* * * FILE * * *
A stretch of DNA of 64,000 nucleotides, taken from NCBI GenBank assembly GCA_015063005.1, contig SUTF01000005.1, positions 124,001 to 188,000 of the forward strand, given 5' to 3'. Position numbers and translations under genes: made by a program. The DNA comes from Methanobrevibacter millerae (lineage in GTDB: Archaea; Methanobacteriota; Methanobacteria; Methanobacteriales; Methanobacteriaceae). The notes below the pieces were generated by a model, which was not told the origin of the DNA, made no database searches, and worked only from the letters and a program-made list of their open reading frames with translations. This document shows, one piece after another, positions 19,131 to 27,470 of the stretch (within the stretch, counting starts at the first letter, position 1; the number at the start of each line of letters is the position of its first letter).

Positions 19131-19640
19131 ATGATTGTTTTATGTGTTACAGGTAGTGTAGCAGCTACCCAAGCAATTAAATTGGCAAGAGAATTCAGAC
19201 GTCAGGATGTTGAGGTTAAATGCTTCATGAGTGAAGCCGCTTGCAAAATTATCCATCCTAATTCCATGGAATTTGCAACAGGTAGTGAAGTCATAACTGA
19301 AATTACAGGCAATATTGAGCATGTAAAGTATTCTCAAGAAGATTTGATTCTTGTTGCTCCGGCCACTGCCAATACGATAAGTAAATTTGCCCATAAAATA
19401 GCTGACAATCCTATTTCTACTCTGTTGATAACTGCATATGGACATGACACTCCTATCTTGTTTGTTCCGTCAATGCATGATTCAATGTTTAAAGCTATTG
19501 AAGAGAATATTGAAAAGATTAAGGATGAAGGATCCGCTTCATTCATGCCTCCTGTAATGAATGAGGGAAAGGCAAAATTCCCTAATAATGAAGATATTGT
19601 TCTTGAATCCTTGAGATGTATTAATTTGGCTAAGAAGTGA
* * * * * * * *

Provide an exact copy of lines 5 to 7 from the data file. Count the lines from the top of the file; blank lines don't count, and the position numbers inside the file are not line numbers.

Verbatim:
19301 AATTACAGGCAATATTGAGCATGTAAAGTATTCTCAAGAAGATTTGATTCTTGTTGCTCCGGCCACTGCCAATACGATAAGTAAATTTGCCCATAAAATA
19401 GCTGACAATCCTATTTCTACTCTGTTGATAACTGCATATGGACATGACACTCCTATCTTGTTTGTTCCGTCAATGCATGATTCAATGTTTAAAGCTATTG
19501 AAGAGAATATTGAAAAGATTAAGGATGAAGGATCCGCTTCATTCATGCCTCCTGTAATGAATGAGGGAAAGGCAAAATTCCCTAATAATGAAGATATTGT